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I need to call a modified version of a program in /home/user_name/bin rather than the (older) version in /opt/program_name/current on a CentOS 5.3 cluster. The program creates a tcsh script using python and then executes that script.

I can overwrite the PATH to call the modified version of the program in ~/bin, such that which program_name identifies the path to ~/bin. I have done this in .bashrc, .profile, .tcshrc, and .cshrc. However, each time the tcsh is executed, environmental variables from /etc/profile are loaded and the path gets reverted to /opt/program_name/current.

These program-specific variables are set when /etc/profile.d/program_name.sh is called by /etc/profile:

# /etc/profile 
for i in /etc/profile.d/*.sh ; do
    if [ -r "$i" ]; then
        . $i
unset i

Thus, when program_name.sh is called, the corresponding script is:

# /etc/profile.d/program_name.sh
setenv PATH ${PATH}:/opt/program_name/current

How can I prevent /etc/profile from being accessed by my user account?

I do not have su access and other users are still using the older version of the software in /opt/program_name/current so I can't update the software or modify settings in /etc/profile.d/program_name.sh

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1 Answer

tcsh doesn't spontaneously read /etc/profile, there must be something in the script causing this. A likely possibility (but not the only one) is that the script starts with #!/bin/tcsh -l, so tcsh acts as a login shell. That still won't cause it to read /etc/profile, but it will cause it to read /etc/csh.login, which may read other files (I don't know what CentOS ships in csh.login nor how your system administrators have customized it).

After reading /etc/csh.login, tcsh reads ~/.login. Depending on how it's been configured, it may read ~/.login before, after, or instead of ~/.tcshrc. So be sure to try overriding PATH in ~/.tcshrc as well.

If that doesn't work, modifying the Python script may be your best bet. If the code is in a module, you may be able to work around it by putting a wrapper module in PYTHONPATH that loads the original and makes a few changes.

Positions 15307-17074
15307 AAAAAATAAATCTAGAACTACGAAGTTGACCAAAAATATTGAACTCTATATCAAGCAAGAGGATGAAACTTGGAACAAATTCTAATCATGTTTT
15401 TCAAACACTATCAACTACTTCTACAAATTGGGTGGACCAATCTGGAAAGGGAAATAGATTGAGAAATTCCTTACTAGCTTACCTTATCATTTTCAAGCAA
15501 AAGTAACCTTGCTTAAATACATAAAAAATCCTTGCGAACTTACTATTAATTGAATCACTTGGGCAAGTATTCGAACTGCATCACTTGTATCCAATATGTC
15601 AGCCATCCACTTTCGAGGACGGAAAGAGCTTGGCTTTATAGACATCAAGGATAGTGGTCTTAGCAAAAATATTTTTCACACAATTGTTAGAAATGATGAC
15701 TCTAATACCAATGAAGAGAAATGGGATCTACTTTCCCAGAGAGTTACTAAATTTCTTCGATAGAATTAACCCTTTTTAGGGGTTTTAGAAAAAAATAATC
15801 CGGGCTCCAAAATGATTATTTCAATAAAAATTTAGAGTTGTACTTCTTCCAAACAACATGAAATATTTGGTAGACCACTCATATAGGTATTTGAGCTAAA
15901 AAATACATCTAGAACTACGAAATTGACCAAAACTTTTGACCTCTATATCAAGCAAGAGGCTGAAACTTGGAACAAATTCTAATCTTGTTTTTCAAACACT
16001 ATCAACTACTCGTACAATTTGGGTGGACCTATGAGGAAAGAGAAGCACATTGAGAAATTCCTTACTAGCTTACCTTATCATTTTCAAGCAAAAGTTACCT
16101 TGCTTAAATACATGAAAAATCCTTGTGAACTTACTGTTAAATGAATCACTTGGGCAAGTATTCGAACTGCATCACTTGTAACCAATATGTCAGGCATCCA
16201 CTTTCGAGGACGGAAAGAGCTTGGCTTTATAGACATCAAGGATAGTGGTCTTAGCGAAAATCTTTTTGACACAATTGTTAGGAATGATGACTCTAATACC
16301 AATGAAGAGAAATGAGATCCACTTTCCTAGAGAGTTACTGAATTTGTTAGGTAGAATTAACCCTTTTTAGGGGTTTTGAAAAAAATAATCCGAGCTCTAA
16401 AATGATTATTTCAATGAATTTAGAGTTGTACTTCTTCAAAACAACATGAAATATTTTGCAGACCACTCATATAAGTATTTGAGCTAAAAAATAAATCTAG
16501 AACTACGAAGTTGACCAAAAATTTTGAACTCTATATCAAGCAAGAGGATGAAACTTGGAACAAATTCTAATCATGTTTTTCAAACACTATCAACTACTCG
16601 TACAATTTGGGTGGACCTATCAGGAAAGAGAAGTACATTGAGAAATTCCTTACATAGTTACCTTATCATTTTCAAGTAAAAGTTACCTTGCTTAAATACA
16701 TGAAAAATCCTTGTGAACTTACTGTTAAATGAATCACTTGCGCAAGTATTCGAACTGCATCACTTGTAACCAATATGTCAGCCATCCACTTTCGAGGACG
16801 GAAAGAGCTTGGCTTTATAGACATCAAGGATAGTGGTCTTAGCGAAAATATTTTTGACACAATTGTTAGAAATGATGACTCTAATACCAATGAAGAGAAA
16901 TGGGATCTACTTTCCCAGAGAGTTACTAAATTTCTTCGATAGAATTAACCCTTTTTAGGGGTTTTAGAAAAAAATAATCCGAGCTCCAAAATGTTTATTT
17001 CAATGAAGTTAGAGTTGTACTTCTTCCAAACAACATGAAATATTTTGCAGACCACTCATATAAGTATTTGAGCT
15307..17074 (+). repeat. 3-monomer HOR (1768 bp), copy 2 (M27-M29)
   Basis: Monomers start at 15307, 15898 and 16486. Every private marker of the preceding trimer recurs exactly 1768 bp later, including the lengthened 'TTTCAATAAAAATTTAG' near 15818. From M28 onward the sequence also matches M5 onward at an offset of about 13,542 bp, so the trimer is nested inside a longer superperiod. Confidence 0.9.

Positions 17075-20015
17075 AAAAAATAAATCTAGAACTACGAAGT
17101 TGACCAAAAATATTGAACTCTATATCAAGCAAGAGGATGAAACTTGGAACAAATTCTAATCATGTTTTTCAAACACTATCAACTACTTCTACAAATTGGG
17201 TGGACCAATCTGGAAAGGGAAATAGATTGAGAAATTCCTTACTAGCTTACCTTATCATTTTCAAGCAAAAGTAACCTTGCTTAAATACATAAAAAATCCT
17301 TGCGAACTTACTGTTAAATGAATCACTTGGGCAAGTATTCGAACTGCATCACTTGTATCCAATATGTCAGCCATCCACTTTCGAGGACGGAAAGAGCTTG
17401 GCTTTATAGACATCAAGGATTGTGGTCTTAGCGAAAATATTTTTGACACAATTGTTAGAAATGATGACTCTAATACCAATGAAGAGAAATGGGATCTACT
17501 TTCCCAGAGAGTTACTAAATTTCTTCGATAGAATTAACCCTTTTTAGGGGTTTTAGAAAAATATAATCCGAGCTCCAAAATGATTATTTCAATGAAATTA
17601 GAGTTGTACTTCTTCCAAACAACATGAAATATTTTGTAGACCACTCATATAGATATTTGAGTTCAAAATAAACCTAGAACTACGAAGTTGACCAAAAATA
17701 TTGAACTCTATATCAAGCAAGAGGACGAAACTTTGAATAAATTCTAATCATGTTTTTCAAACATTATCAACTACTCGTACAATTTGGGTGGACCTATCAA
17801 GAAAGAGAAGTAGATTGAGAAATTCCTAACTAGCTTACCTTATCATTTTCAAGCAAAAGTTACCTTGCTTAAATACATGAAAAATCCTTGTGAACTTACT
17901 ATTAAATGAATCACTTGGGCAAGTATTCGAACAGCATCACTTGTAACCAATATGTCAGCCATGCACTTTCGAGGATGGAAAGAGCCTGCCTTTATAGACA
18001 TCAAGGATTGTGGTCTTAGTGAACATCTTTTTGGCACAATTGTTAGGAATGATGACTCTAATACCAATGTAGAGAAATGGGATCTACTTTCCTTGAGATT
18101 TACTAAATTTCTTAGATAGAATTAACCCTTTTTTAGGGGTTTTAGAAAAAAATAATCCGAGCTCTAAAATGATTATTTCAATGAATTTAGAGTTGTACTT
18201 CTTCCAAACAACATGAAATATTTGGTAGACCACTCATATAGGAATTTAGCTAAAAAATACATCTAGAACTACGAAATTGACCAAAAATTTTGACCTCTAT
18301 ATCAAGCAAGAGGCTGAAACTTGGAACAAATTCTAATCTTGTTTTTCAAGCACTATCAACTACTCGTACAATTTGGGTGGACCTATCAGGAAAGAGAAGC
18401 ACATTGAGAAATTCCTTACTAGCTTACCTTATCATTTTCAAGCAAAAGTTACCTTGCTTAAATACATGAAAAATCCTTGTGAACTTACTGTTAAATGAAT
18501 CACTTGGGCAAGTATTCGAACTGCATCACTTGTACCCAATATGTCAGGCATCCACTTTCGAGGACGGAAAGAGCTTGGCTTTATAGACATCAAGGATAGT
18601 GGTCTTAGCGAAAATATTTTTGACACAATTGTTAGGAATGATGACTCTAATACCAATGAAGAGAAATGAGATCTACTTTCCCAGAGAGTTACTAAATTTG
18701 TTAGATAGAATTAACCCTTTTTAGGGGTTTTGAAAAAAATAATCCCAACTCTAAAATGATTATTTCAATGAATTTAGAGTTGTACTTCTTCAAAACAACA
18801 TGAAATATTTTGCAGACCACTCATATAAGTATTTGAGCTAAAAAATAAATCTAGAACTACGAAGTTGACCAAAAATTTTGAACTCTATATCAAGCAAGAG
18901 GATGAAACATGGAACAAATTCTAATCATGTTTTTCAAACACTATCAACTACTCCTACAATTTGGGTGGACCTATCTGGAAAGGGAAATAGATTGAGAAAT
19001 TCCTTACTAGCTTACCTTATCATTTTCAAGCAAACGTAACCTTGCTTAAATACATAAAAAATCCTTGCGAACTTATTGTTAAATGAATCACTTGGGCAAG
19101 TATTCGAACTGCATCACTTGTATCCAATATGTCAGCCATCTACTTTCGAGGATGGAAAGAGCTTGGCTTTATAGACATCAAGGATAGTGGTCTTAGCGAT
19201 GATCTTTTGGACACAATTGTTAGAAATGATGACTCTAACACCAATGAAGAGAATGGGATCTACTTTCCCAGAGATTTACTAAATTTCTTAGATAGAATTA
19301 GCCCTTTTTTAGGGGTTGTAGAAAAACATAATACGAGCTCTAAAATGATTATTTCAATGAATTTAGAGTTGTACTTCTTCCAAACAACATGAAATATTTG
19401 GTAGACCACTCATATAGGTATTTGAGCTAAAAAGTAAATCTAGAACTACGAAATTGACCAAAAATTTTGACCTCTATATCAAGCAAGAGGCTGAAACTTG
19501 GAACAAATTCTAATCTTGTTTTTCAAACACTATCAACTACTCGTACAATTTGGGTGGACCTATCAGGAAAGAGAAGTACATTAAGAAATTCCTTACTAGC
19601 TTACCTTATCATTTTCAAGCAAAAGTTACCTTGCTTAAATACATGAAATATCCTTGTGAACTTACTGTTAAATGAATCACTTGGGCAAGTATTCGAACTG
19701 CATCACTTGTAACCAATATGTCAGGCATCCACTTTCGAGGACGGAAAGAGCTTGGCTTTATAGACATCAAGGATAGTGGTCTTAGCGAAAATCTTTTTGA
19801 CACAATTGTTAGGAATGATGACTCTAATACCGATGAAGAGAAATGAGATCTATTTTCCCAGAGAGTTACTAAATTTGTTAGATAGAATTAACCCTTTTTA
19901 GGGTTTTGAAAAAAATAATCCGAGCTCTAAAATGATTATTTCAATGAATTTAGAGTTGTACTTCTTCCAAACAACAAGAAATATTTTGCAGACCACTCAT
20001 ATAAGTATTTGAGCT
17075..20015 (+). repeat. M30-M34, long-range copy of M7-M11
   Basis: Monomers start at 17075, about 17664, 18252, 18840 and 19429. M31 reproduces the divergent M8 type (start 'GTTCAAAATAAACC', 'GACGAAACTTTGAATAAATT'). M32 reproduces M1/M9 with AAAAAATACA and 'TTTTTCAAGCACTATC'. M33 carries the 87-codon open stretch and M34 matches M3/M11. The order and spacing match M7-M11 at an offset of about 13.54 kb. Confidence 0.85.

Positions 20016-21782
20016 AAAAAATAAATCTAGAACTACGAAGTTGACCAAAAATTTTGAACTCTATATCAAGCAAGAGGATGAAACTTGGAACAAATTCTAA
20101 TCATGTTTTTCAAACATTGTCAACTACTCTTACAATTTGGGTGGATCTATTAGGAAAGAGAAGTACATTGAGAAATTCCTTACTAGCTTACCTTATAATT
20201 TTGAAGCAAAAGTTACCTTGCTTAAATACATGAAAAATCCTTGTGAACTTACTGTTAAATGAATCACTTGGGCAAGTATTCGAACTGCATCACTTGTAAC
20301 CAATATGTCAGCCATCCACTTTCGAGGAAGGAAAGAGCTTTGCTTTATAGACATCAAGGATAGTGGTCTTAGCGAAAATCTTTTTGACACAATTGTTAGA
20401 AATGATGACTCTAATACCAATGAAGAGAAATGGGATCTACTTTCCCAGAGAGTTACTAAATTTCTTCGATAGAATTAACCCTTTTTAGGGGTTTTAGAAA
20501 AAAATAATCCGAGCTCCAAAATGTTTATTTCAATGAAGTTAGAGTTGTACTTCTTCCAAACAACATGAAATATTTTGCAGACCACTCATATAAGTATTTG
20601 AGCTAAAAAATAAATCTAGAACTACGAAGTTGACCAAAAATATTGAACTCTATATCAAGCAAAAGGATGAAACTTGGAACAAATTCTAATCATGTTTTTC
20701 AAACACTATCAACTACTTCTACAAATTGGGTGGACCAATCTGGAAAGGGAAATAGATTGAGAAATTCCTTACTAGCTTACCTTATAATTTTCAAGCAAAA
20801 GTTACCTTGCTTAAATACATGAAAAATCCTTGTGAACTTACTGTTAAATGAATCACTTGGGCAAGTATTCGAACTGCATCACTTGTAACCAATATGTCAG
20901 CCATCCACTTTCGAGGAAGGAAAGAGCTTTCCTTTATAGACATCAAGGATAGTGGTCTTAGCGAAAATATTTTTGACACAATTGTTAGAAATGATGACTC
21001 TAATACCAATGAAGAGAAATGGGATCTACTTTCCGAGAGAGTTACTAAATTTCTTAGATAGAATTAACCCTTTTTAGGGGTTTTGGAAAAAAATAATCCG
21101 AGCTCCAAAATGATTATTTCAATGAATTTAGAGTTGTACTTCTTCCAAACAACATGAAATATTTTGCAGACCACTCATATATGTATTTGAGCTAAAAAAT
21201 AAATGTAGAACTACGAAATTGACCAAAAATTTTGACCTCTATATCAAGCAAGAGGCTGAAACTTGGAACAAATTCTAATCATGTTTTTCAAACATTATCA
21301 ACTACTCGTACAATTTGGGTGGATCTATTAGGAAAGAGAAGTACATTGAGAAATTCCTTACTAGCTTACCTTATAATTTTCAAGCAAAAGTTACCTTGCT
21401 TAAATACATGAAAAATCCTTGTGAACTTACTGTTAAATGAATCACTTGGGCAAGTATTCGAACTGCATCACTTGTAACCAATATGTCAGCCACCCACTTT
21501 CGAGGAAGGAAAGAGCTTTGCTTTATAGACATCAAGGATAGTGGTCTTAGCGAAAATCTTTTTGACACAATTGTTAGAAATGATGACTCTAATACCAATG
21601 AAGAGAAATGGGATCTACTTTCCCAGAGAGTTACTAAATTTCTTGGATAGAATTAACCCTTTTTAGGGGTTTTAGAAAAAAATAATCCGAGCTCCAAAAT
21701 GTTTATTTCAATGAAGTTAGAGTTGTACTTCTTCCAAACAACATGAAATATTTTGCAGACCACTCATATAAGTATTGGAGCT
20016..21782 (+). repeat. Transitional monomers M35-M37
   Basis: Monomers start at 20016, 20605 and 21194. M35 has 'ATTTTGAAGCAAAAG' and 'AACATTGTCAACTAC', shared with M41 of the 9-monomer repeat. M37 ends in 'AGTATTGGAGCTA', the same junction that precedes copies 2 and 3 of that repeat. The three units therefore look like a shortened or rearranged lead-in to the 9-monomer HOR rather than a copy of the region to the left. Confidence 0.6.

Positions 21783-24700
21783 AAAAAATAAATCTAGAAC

If that fails, there is no easy way to “redirect” the access the program executable or to tcsh. This is possible in principle by using LD_PRELOAD to wrap around a few file access functions (if all the programs involved are dynamically linked and not set[ug]id), but it's a lot of work.

There may well be an easier way by hooking into the script somewhere, e.g. overriding one of the programs called near the beginning of the script with a function defined in your .cshrc. It's difficult to be more precise without seeing that script.

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The problem of calling environmental variables when tcsh is invoked appears to be global and not limited to my script. I tried installing a local copy of tcsh in ~/bin/ and I set my PATH in ~/.bashrc ~/.profile ~/.cshrc and ~/.tcshrc to look in ~/bin before /bin. As a result, which tcsh returns /home/user_name/bin/tcsh but when i type tcsh it still loads environmental variables from elsewhere. –  David Nov 26 '12 at 16:44
@David Run strace -eopen tcsh to see what files it's reading. –  Gilles Nov 26 '12 at 17:20
strace isn't installed on the Cluster. When I run strace -eopen tcsh on the head node I get back the paths I expect. In fact, tcsh behaves as expected when I initially log into the head node. I think that connecting to the Sun Grid Cluster nodes is pulling global variables from /etc/csh.cshrc. I can't find the setenv variables specified elsewhere. /etc/csh.cshrc executes /etc/profile.d/*.csh which contains the program-specific setenv PATH ${PATH}:/opt/program_name/current calls. These variables are set every time tcsh is called, overwriting my $PATH. –  David Nov 27 '12 at 0:20
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